Saturday, April 25, 2009
When we first arrived at Hotelito Perdido unannounced, the owners Aska and Chris had warned us that due to upcoming reservations, we’d only have two nights to stay with them. So this morning we expected to leave with Douglas. But when I asked Aska what time Chris would be leaving for town, she let me know the good news. She’d asked their arriving guests if they wouldn’t mind switching rooms and they agreed so it freed up the bungalow for us. Woohoo another day chilling on the Rio Dulce. But boo, because we had to say goodbye to Douglas who had already extended his two nights at Hotelito Perdido into five but now had to move on to make his flight back to Seattle in the next couple of days. As he got on the boat, we hugged and wished each other happy travels. Yes we’d only known each other for two days. But that’s what Hotelito Perdido does to people. You feel like you’ve known each other a lot longer than you actually have and you get sentimental when you have to say goodbye.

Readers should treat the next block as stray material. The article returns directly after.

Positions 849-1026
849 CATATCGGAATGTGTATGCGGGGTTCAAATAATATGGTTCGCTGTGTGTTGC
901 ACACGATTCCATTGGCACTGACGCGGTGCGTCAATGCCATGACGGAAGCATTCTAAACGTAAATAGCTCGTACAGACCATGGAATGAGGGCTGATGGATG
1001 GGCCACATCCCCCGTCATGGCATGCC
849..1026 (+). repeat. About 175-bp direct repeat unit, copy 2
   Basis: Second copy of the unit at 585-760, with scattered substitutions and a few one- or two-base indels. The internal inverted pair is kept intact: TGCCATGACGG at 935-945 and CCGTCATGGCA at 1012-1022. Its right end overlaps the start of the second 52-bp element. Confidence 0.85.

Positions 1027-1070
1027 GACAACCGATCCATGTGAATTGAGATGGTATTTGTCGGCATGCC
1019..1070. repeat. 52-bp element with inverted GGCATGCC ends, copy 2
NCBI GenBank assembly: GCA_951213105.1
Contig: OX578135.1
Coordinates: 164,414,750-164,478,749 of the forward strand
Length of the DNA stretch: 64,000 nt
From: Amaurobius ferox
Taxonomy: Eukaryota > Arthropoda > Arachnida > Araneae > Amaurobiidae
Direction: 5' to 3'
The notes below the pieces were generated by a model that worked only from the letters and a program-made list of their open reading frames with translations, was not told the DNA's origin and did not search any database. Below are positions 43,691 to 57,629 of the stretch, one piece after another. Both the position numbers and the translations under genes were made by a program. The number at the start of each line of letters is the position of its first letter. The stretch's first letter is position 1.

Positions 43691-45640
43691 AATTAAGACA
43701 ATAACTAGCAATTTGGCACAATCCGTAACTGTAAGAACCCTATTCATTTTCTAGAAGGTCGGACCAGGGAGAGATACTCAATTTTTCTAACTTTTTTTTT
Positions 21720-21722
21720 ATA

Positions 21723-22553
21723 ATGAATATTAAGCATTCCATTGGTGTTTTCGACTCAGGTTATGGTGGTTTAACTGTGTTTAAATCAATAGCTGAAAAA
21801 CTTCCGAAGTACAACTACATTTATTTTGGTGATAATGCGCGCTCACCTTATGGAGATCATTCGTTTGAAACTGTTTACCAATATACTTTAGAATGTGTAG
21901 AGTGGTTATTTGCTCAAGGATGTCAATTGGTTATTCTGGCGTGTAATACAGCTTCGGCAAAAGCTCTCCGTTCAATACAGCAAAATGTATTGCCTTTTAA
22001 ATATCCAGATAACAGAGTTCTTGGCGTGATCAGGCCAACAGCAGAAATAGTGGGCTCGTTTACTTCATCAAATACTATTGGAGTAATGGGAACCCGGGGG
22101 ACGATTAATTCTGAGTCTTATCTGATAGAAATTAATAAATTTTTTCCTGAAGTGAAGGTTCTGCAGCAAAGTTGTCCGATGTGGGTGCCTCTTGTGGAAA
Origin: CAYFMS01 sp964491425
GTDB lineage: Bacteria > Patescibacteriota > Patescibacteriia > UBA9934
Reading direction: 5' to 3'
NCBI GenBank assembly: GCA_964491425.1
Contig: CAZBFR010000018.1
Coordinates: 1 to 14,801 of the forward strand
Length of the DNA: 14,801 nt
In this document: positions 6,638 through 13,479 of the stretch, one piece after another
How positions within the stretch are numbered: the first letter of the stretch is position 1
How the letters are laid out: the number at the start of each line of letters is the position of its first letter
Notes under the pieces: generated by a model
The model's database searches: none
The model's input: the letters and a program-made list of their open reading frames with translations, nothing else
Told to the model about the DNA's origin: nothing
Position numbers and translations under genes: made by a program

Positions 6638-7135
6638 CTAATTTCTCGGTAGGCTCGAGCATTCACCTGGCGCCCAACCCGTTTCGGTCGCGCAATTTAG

With our extra unplanned day in paradise, we didn’t know what to do. So we did nothing. Good thing too because the weather had turned and it was rainy heavily and so humid our soaked kayaking clothes were still soaked. So we decided to just chill and read. And when we were tired of that, we talked to Aska about her and Chris’s little slice of paradise. It’s really amazing what they built – by hand! out in the middle of the jungle. They had a photo album of before and after pictures that really told the story. When they bought the land, it had been cleared by the farmers who burned everything down to keep the snakes and other animals away. But Chris built all the buildings and Aska replanted the land and now it’s a lush jungle getaway complete with really pretty bugs . They’re planning to build another cabana in the next year since more people keep showing up on their dock unannounced (teehee whoops). But they don’t want it bigger than they can personally handle, after all it’s their home.
When Chris arrived with the next batch of guests, they were equally impressed. And we welcomed them as the resident old timers (after only three days there). The new guests were two girls from Germany, whose room we stole, and an older couple from Seattle and their 20 year old son. We repeated the process of getting to know each other over dinner and drinks. It felt kinda like passing the torch to the new guests because unfortunately tomorrow we would have to leave and continue our journey across Guatemala.